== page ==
Apple also claims to have foiled US$1.5 billion worth of potentially fraudulent transactions

Apple says that it thwarted more than US$1.5 billion in potentially fraudulent transactions and prevented almost a million vulnerable and otherwise risky apps from making their way into the App Store in 2020, according to a new report highlighting the company’s efforts to protect Apple users from fraud.

“An app might be unfinished or not functioning properly when it’s submitted for approval, or it might not yet have a sufficient mechanism for moderating user-generated content. In 2020, nearly 1 million problematic new apps, and an additional nearly 1 million app updates, were rejected or removed for a range of reasons like those,” said the Cupertino-based tech titan.

However, some of these apps were turned back at the door for more flagrant violations of the store’s rules. More than 48,000 were removed for containing hidden features, while over 150,000 were barred for being spam or copycat apps or for even trying to manipulate users into making dodgy purchases.


Apple is widely known for its rather tough stance on privacy and its stringent rules for data handling. It is probably no surprise then that more than 215,000 apps were rejected for various privacy violations, including for requesting far more user permissions and data than warranted by their features.

As ESET researcher Lukas Stefanko has shown, however, scam apps do sometimes stay under the radar; for example, they may masquerade as fitness-tracking tools and misuse Apple’s Touch ID feature to steal money from iOS users. Mac App Store isn’t exempt from these transgressions; three years ago, Apple booted the store’s fourth most popular paid app for mishandling user data.

Apple also monitors developer accounts, which are sometimes created for malicious purposes. Developers who repeatedly or egregiously violate rules are expelled from the Apple Developer Program and have their accounts deleted. In 2020, Apple deleted 470,000 developer accounts and went on to reject another 205,000 enrollments due to fraud concerns.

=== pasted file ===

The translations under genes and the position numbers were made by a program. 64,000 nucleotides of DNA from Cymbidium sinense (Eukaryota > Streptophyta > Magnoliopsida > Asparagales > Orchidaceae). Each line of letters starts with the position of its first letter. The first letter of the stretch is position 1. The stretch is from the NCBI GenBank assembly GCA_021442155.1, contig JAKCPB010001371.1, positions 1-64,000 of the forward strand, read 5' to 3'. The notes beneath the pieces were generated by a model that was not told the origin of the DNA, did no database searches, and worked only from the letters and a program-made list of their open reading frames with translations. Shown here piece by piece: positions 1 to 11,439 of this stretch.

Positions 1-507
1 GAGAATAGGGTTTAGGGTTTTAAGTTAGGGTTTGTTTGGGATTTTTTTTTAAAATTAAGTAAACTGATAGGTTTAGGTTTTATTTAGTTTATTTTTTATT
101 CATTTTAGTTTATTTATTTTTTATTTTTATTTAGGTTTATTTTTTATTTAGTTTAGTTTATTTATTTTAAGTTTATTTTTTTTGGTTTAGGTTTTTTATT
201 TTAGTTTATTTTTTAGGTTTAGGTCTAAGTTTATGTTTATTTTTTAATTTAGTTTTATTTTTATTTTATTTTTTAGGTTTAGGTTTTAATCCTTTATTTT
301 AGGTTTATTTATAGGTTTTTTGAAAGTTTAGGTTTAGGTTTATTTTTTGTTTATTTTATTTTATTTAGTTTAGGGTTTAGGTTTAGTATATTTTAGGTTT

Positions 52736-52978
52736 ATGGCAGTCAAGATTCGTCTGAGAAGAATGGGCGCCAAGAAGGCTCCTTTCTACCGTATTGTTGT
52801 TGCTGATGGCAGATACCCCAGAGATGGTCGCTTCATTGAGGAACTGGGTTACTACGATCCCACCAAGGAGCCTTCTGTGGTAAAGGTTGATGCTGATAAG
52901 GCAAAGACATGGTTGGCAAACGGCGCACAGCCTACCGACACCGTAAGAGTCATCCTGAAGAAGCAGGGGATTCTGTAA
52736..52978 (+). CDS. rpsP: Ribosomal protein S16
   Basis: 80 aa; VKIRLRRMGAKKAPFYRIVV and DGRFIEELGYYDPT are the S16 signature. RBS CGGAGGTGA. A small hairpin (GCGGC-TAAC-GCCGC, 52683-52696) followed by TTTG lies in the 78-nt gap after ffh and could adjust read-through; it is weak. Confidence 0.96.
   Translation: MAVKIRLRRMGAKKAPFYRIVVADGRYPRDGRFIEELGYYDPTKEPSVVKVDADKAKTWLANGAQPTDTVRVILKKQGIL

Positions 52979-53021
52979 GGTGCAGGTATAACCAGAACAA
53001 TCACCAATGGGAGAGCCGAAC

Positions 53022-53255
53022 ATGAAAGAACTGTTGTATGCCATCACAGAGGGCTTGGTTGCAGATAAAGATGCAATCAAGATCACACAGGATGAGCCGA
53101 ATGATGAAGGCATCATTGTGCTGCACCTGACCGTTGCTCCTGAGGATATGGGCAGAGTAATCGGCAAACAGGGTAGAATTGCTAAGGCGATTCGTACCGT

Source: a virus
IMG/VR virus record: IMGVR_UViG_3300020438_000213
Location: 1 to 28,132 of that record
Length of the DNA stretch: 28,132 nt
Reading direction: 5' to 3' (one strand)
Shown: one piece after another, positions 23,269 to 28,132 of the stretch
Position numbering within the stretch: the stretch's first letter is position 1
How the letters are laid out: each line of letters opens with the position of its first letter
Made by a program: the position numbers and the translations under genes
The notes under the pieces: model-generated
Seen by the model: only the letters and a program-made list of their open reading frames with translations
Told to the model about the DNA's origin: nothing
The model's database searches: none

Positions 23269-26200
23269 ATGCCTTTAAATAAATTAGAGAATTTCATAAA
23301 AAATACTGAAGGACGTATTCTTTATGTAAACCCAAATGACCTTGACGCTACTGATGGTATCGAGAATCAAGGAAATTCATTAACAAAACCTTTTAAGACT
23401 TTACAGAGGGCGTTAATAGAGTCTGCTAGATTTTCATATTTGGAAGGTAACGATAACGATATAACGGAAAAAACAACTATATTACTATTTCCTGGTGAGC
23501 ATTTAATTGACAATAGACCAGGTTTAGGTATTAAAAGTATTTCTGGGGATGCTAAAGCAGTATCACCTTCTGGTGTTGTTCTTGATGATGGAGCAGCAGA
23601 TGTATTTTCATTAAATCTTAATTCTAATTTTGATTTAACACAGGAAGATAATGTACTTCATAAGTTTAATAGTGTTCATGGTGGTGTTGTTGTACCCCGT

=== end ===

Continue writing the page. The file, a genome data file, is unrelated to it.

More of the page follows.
Account fraud, however, isn’t just limited to developers. In the past year, the company identified and deactivated more than 244 million customer accounts that engaged in either fraudulent or abusive activity and prevented 424 million account creations because they showed signs of similar activities.

Apple also highlighted its efforts in protecting payment data, especially in light of online data breaches that aren’t all that of a rare occurrence. Once threat actors acquire credit card information from various breaches, they often resort to laundering the money through marketplaces such as the App Store – something the company is keenly aware of.

“In 2020 alone, the fusion of sophisticated technology and human review prevented more than 3 million stolen cards from being used to purchase stolen goods and services, and banned nearly 1 million accounts from transacting again. In total, Apple protected users from more than $1.5 billion in potentially fraudulent transactions in 2020,” Apple concluded.

To avoid falling victim to apps that sometimes slip through the cracks, read up on our tips on how to protect yourself against scam apps. One of the first things to consider is what kinds of permissions your apps really need.